Exclusive Supermarket giant Morrisons has revealed it is considering following the lead of Sainsbury's and opening GP surgeries in store, in a move that will fuel the debate over the commercialisation of primary care.
Sainsbury's offers free space to GPs wanting to run a surgery in their supermarkets, and has two GP surgeries in place – in stores at Heaton Park, Greater Manchester, and Colne, Lancashire. It announced in June it would be opening six new in-store GP surgeries across the UK.
At the time, RCGP chair Dr Clare Gerada said she was concerned supermarkets were not a suitable environment for primary care, warning: ‘Dealing with the sick and vulnerable needs more than a conveyer belt, quick-fix approach.'
But a spokesperson for Morrisons told Pulse the chain also had designs on primary care: ‘We are looking at provision of GP services in the store environment. [We're] potentially looking at a different model to the one Sainsbury's is using.'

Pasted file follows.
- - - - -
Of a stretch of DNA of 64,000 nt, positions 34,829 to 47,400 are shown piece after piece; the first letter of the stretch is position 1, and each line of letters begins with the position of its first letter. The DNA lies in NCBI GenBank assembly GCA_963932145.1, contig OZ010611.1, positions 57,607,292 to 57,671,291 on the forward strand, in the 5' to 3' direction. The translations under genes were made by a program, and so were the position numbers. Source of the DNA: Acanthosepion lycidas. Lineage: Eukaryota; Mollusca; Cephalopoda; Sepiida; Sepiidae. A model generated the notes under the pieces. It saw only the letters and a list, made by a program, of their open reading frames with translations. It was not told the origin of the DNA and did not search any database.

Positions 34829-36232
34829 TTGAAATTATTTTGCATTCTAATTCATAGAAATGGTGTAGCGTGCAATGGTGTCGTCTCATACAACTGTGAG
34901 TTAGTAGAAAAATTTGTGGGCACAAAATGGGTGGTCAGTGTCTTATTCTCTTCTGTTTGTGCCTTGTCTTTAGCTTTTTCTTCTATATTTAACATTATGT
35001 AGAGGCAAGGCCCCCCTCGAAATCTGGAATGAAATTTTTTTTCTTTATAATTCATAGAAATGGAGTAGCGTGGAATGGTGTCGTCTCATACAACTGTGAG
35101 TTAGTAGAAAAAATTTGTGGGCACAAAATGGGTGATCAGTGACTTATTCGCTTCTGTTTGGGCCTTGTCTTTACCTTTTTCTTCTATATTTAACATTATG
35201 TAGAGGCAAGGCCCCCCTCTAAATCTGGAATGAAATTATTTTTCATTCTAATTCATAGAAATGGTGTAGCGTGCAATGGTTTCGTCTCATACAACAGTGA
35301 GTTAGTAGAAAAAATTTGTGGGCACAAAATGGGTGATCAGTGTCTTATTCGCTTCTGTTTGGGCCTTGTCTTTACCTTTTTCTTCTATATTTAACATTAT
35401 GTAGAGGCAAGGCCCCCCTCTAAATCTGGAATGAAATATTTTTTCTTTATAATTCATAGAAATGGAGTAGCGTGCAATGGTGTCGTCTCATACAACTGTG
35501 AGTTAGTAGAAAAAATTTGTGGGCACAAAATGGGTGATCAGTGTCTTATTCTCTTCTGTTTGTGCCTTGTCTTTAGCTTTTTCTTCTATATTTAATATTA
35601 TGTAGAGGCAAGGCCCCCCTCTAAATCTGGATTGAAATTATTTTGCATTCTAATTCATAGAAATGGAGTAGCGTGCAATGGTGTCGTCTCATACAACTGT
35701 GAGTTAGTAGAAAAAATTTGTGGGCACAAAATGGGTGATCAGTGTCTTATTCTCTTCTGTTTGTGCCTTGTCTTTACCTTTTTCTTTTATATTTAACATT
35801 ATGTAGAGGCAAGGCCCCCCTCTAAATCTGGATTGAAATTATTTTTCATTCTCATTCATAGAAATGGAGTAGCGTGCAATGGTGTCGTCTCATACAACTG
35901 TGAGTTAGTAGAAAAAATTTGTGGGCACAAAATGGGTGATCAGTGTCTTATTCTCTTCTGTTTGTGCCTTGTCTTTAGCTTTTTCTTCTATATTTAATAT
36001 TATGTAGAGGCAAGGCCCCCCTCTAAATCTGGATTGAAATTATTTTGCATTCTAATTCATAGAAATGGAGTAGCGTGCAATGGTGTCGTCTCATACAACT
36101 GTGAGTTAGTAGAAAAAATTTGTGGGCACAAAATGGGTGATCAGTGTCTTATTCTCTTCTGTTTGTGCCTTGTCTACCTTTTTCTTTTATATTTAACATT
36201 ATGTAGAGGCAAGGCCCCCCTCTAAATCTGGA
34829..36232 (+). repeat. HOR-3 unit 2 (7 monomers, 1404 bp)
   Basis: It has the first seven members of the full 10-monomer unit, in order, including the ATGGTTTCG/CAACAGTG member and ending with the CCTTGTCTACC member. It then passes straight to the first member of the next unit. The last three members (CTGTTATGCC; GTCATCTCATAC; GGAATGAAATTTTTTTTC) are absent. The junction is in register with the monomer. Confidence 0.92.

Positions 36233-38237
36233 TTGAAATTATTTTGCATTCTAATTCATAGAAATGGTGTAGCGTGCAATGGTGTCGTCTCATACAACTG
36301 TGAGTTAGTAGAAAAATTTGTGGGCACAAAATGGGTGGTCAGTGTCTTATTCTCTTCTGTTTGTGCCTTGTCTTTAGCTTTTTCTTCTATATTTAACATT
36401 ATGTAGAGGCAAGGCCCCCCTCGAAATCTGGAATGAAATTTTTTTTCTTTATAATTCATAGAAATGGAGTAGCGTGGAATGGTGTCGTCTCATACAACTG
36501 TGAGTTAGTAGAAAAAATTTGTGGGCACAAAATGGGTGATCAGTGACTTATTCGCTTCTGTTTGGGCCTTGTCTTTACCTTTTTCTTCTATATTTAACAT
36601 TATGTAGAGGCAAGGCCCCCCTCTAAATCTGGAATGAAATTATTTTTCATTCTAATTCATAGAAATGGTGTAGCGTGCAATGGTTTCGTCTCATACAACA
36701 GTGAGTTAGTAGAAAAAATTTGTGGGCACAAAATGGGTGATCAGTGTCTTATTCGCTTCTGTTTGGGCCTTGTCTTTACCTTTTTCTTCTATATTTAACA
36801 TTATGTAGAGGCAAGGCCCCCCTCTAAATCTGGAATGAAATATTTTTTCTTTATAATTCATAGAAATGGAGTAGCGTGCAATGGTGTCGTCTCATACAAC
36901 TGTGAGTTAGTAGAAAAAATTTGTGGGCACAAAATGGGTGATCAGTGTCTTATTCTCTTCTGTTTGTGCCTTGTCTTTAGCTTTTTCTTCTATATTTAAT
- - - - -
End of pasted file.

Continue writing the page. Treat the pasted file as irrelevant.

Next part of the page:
That suggests Morrisons could be looking to charge GPs for setting up in its supermarkets, or might even be looking to become the first supermarket chain to directly run GP practices. The chain said the timescale for introducing GP surgeries was ‘unclear'.
Dr David Melville, a GP in Havant, expressed concern at the move: ‘Patients are going to walk into supermarkets past all the donuts, the unhealthy food, the highly salted food, to get to the GP.'
‘Having a supermarket owning the building could prejudice GP independence.'
Tesco, Asda and Waitrose said they had no plans to follow suit.